Preclinical SPECT offers a powerful means to understand the molecular pathways of metabolic activity in animals.
SPECT cameras using pinhole collimators offer high resolution that is needed for visualizing small structures in
laboratory animals. One of the limitations of pinhole geometries is that increased magnification causes some rays to
travel through the scintillator detector at steep angles, introducing parallax errors due to variable depth-of-interaction
in the scintillator, especially towards the edges of the detector field of view. These parallax errors
ultimately limit the resolution of pinhole preclinical SPECT systems, especially for higher energy isotopes that can
easily penetrate through millimeters of scintillator material. A pixellated, focused-cut scintillator, with its pixels
laser-cut so that they are collinear with incoming rays, can potentially compensate for these parallax errors and thus
open up a new regime of sub-mm preclinical SPECT. We have built a 4-pinhole prototype gamma camera for
preclinical SPECT imaging, using an EMCCD camera coupled to a 3 mm thick CsI(Tl) scintillator whose pixels are
focused towards each 500 μm-diameter pinhole aperture of the four pinholes. The focused-cut scintillator was
fabricated using a laser ablation process that allows for cuts with very high aspect ratios. We present preliminary
results from our phantom experiments.
We describe a time-integrating acousto-optic correlator (TIAOC) developed for imaging and target detection using a wideband random-noise radar system. This novel polarization interferometric in-line TIAOC uses an intensity-modulated laser diode for the random noise reference and a polarization-switching, self-collimating acoustic shear-mode gallium phosphide (GaP) acousto-optic device for traveling-wave modulation of the radar returns. The time-integrated correlation output is detected on a 1-D charge-coupled device (CCD) detector array and calibrated and demodulated in real time to produce the complex radar range profile. The complex radar reflectivity is measured in more than 150 radar range bins in parallel on the 3000 pixels of the CCD, improving target acquisition speeds and sensitivities by 150 over previous serial analog correlator approaches. The polarization interferometric detection of the correlation using the undiffracted light as the reference allows us to use the full acousto-optic device (AOD) bandwidth as the system bandwidth. Also, the experimental result shows the fully complex random-noise signal correlation and coherent demodulation without an explicit carrier, demonstrating that optically processed random-noise radars do not need a stable local oscillator.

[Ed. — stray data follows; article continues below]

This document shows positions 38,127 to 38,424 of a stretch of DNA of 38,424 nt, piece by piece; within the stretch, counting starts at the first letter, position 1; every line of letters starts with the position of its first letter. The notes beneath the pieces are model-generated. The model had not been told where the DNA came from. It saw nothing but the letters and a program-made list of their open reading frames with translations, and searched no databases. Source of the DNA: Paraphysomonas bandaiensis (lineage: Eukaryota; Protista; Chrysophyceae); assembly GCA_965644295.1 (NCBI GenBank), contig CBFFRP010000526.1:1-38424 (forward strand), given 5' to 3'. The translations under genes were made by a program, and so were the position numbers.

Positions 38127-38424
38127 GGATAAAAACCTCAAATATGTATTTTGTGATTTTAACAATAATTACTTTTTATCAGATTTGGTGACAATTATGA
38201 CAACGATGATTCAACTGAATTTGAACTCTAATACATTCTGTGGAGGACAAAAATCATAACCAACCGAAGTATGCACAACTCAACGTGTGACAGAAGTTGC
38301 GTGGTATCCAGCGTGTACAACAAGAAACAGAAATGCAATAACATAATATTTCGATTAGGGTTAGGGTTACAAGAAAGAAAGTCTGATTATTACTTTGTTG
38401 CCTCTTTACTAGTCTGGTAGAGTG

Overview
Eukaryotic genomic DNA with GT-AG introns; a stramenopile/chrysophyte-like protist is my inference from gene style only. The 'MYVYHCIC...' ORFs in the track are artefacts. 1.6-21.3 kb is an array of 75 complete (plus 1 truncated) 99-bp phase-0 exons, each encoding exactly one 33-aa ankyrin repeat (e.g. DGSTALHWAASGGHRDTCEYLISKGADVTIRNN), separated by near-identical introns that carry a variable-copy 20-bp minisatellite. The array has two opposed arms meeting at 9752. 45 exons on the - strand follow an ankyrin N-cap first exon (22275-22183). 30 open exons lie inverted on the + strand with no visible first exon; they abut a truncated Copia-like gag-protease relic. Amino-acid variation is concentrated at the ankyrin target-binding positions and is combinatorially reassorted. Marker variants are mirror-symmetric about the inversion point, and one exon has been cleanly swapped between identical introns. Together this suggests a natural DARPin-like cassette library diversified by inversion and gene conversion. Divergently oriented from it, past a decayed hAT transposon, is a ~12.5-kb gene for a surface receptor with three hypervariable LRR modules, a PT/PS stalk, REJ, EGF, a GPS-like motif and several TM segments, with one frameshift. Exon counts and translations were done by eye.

We present an optimized design of an acousto-optic tunable filter (AOTF) using a phased-array transducer for a spectrally-multiplexed
ultrafast pulse-shaping RF beamformer application. The momentum-space interaction geometry is used to optimize an AOTF using acoustic beam-steering techniques in combination with acoustic anisotropy in order to linearly map the applied RF frequency to the filtered output optical frequency. The appropriate crystal orientation and phased-array transducer design are determined to linearize the RF to optical frequency mapping even in the presence of optical dispersion of the birefringence. After optimizing the phased-array transducer, acoustic anisotropy, and optical anisotropic diffraction geometry, the designed AOTF will compensate for the birefringent dispersion of TeO<sub>2</sub> to give a linear modulation of RF frequencies onto the corresponding optical frequencies. This linearized frequency mapped AOTF is required for a squint-compensated, wavelength-multiplexed, optically processed RF imager.
A time-integrating acousto-optic correlator (TIAOC) is a good candidate for imaging and target detection using a wideband random noise radar system. We have developed such a correlator for
a random noise radar with a signal frequency range of 1-2 GHz. This
system has demonstrated good wideband signal correlation performance with good dynamic range and fine tuning of delays.